In India, nothing is as good as gold. Even as gold prices in global markets declined — they fell from over $1,600 an ounce in March this year to around $1,250 an ounce in just two days in April, before going back up to about $1,370 currently — the increase in import duty to 10 per cent and an extension of an 80/20 rule (20 per cent of all imports have to be re-exported) pushed gold prices up to Rs 32,000 for 10 grams in August, 20 per cent higher than they were in June this year. In spite of that, gold imports in July amounted to $2.9 billion, up from $2.45 billion in June. In all likelihood, prices will go higher now that the festival season has begun; a lot of the new demand will come — as it has in past years — from rural India. Farmers, who expect to reap a bumper crop this year on the back of a very good monsoon, will be among the biggest buyers. In 2010, gold consumption was 2.6 per cent of gross domestic product, and that went up to 3 per cent in 2011: Indians’ love affair with gold is a well-known story, at least partly because of that kind of behaviour.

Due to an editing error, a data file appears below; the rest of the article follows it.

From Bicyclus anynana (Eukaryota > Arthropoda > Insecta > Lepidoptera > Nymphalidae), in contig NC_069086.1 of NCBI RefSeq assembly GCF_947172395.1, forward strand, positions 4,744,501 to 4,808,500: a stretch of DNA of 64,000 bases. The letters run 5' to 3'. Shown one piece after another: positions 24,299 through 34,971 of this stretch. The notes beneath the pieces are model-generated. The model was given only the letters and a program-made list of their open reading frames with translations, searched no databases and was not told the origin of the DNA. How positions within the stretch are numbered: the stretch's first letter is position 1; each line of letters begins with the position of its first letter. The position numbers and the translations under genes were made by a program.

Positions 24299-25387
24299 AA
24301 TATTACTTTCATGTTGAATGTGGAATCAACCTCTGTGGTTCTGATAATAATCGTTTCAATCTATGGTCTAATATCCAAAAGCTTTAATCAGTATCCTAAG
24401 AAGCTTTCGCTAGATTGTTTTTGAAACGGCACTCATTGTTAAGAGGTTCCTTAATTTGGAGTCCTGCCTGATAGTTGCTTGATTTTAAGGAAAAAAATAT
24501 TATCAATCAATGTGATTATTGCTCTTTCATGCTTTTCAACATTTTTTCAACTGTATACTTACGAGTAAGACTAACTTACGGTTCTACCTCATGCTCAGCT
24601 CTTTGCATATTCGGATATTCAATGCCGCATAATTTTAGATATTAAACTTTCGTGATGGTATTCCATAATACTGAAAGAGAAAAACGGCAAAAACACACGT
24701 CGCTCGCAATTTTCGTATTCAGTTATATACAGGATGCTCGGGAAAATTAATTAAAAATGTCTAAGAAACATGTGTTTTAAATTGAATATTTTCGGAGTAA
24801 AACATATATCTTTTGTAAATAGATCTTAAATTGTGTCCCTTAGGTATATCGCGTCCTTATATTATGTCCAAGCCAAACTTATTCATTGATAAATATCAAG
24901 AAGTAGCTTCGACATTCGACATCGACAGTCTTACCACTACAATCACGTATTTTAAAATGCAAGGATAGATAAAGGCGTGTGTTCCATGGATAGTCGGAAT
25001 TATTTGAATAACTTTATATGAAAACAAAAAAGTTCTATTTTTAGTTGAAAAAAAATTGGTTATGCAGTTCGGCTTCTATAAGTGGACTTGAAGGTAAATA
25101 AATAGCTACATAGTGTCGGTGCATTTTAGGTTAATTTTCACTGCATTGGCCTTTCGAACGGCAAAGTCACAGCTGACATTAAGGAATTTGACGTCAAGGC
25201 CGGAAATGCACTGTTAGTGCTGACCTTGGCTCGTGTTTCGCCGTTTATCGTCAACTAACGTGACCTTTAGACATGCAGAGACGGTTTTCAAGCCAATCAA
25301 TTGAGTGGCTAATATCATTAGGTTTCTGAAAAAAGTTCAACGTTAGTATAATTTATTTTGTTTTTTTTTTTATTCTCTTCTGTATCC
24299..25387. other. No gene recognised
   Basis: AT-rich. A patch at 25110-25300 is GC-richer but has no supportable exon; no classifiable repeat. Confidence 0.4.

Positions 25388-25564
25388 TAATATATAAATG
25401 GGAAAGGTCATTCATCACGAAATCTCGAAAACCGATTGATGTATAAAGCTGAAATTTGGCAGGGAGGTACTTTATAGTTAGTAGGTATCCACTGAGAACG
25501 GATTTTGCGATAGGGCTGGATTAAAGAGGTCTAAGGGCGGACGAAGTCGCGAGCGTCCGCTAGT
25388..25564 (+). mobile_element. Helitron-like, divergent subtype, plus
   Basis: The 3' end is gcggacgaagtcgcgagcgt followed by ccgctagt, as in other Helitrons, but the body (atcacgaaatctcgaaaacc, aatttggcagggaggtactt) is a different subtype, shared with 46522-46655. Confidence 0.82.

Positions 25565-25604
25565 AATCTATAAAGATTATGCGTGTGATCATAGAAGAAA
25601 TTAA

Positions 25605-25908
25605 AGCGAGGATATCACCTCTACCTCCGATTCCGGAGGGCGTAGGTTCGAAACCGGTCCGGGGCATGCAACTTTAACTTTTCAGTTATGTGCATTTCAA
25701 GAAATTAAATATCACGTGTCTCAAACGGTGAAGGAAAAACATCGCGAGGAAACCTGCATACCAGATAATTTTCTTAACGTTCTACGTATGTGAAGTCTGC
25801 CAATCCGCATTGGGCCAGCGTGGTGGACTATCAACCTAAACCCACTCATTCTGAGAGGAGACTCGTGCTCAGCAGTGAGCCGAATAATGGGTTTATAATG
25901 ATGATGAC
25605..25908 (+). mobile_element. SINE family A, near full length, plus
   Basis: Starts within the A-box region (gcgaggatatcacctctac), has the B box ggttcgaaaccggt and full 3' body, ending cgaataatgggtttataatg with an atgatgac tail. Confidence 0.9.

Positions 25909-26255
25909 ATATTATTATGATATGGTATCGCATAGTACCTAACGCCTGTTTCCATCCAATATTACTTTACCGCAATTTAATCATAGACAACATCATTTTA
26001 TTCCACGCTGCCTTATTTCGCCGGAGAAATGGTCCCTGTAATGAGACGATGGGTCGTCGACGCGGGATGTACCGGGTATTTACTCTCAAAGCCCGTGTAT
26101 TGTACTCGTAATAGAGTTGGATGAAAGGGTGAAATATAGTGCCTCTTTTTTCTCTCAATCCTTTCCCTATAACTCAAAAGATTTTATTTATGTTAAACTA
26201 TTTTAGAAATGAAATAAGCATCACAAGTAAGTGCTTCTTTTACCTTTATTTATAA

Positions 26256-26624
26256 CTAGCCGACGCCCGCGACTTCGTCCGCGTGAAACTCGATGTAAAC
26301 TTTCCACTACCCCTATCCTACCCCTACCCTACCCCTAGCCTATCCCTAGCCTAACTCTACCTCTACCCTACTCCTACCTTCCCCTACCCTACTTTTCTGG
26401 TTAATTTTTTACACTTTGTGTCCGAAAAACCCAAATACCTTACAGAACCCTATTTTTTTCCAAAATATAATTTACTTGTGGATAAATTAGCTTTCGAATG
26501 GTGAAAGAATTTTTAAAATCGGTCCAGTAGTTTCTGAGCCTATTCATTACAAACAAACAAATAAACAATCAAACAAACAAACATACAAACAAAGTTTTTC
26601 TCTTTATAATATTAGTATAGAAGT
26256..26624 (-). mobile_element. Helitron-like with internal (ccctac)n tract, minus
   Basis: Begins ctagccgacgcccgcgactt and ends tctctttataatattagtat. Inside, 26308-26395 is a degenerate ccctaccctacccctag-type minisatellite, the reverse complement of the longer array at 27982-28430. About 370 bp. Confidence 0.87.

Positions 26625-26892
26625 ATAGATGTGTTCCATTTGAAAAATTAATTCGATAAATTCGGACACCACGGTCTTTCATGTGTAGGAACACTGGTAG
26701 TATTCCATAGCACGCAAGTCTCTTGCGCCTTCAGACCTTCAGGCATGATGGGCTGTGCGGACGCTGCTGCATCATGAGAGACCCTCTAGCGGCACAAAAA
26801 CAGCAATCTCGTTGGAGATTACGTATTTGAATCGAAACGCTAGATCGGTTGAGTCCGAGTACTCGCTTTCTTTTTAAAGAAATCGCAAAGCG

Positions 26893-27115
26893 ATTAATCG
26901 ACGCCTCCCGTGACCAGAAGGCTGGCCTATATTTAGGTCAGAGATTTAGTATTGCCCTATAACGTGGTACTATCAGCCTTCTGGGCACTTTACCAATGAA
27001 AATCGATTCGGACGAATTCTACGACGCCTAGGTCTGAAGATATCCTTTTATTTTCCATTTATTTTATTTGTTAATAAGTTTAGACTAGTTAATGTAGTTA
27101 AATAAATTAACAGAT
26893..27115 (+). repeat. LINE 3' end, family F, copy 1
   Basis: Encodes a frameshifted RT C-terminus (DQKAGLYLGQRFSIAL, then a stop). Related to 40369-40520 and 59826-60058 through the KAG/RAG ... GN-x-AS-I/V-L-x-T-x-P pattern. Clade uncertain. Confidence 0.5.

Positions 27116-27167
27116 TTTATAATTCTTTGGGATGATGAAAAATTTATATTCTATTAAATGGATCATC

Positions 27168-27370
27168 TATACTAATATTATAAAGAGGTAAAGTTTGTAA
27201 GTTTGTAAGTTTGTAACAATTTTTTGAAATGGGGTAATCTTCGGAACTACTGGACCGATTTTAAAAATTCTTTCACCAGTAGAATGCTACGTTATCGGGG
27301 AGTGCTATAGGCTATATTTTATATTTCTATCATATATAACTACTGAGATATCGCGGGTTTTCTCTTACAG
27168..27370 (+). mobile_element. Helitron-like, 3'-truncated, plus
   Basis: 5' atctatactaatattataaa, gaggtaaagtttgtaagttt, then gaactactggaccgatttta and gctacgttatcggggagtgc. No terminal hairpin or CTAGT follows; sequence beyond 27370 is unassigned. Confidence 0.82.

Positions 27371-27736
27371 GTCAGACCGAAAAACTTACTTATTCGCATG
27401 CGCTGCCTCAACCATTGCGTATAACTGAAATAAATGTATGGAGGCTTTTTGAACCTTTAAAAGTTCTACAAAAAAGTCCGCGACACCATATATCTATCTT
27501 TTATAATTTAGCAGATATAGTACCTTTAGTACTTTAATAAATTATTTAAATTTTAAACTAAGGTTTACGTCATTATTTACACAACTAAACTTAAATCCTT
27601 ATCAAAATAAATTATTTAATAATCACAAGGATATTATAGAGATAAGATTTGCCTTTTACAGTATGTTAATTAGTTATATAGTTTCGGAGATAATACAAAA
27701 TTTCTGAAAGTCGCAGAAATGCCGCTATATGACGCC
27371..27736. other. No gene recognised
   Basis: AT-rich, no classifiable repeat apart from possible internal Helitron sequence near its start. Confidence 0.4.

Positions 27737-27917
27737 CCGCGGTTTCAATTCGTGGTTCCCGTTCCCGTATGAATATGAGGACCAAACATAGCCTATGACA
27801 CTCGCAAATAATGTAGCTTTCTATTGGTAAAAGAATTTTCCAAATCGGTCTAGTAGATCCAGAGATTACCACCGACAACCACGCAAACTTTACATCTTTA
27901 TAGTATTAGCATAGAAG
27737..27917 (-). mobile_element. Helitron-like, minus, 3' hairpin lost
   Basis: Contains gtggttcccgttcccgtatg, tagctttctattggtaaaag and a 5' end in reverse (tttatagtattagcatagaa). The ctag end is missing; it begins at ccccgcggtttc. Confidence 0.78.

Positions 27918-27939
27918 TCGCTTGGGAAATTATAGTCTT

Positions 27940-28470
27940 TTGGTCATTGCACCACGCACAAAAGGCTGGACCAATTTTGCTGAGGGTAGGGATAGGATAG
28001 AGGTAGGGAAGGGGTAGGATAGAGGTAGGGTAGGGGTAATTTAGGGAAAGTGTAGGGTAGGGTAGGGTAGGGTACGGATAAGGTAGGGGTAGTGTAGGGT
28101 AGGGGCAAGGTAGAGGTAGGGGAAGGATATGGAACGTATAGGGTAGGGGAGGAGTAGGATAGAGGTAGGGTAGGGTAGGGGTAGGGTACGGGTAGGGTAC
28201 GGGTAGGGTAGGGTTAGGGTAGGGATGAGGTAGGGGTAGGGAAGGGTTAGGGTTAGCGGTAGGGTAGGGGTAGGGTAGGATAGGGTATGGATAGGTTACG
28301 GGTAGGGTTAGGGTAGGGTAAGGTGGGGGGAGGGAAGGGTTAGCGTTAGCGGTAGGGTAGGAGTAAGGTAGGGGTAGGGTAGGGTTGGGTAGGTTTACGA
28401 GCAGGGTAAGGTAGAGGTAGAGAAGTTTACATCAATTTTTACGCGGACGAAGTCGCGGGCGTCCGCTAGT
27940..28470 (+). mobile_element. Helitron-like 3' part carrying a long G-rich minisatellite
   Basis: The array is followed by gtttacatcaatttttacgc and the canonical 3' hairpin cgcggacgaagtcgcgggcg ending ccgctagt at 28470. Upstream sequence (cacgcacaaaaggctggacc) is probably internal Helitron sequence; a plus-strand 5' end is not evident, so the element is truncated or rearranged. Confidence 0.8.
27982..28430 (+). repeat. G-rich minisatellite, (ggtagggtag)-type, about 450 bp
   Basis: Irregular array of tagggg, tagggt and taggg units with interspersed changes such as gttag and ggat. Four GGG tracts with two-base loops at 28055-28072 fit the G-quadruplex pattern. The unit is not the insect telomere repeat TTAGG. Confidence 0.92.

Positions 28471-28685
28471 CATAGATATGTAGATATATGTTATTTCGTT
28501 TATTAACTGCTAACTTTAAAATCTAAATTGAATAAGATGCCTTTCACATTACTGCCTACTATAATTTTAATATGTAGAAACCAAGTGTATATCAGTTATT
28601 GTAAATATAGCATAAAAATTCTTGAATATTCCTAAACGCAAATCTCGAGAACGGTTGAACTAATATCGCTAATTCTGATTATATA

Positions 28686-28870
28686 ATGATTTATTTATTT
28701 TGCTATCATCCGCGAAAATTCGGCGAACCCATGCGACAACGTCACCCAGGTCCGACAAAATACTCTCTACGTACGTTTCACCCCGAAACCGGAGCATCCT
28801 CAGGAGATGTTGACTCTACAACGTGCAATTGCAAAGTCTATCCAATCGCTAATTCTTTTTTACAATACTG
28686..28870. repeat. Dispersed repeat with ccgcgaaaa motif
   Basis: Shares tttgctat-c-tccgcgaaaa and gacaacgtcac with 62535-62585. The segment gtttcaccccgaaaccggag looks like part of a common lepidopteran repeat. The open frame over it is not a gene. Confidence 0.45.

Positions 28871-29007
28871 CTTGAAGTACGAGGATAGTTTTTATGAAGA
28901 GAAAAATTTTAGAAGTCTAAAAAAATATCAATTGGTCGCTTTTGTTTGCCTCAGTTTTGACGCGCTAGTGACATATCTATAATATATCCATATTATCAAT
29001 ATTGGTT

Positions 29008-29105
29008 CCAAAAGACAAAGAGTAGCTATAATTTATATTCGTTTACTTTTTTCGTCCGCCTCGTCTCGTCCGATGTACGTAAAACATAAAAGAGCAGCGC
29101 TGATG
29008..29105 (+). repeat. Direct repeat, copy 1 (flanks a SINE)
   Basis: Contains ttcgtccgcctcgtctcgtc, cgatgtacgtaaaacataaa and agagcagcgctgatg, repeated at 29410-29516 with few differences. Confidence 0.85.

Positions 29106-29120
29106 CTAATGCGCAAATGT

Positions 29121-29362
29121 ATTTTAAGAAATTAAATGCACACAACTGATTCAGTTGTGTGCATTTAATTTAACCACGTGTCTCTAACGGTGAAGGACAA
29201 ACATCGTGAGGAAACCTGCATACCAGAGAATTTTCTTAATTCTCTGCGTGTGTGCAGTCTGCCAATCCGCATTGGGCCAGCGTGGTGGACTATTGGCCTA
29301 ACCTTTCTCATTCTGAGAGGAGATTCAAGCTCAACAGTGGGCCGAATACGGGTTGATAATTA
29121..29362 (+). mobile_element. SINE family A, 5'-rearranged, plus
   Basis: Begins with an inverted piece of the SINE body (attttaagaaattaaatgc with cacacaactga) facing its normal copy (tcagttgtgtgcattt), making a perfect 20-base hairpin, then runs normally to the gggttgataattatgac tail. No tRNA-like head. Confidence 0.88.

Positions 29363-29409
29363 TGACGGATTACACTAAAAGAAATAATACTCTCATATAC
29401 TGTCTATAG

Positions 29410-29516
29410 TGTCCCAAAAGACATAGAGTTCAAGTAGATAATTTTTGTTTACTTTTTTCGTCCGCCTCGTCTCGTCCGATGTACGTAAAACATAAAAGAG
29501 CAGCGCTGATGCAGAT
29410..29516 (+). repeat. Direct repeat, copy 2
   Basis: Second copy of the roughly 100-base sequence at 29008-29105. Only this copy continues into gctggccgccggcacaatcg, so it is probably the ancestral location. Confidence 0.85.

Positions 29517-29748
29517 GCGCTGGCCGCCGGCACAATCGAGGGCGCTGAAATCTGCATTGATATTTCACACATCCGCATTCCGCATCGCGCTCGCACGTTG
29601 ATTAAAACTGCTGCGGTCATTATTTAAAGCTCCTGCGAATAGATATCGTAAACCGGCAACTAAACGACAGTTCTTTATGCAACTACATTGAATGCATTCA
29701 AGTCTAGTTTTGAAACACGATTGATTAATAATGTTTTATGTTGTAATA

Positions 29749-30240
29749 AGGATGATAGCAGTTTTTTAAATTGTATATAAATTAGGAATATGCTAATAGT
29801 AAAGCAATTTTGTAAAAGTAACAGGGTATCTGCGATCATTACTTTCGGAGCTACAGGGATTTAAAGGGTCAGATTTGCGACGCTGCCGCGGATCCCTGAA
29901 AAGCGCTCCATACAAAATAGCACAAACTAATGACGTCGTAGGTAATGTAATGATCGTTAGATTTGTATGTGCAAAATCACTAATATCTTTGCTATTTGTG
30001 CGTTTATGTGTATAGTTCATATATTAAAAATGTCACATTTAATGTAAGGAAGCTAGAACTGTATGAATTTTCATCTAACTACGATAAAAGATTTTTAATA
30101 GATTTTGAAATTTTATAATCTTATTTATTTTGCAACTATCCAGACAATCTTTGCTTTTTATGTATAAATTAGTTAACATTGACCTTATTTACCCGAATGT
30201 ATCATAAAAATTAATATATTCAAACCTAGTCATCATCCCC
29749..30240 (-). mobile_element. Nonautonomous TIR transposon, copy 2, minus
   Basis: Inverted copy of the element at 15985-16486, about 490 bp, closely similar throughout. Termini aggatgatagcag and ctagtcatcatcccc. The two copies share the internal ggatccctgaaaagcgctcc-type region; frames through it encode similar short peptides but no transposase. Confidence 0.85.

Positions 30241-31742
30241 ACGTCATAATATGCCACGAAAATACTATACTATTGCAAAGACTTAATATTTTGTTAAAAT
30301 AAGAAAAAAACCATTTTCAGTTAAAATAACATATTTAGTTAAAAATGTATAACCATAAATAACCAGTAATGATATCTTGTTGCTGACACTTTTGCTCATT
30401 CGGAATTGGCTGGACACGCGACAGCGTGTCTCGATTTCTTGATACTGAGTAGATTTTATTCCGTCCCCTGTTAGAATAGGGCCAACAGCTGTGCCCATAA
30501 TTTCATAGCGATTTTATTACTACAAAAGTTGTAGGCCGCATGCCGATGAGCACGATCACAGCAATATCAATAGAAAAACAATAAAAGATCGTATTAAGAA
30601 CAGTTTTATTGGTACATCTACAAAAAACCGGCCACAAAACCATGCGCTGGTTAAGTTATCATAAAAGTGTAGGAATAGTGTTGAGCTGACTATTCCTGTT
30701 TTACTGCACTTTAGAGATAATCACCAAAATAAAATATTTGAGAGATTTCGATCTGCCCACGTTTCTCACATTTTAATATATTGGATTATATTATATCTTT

In the last two years, imports of gold have exacerbated the current-account deficit — they are the second biggest item on India’s import bill after oil — and most ways to force a reduction have failed. A significant part of the depreciation of the rupee’s value is attributable to this insatiable demand for the yellow metal. Now, the increase in import duty is having a perverse effect: media reports in Dubai and Singapore talk of a sharp increase in gold purchases by visitors from India. The continuing depreciation of the rupee is making gold even more expensive, even as the demand for the precious metal is indirectly the cause for that very decline in the currency’s purchasing power. Both the price of gold and the rupee’s exchange rate are connected to the American Federal Reserve’s monetary policy and, in particular, to whether the Fed’s bond-buying program — otherwise known as QE3, the third quantitative easing cycle — will taper off soon, reducing capital flows into emerging markets like India; funding the current account deficit is becoming a much more difficult task. The price of gold is also an index of fear about the stability of India’s monetary and banking system. By that measure, it is frightening.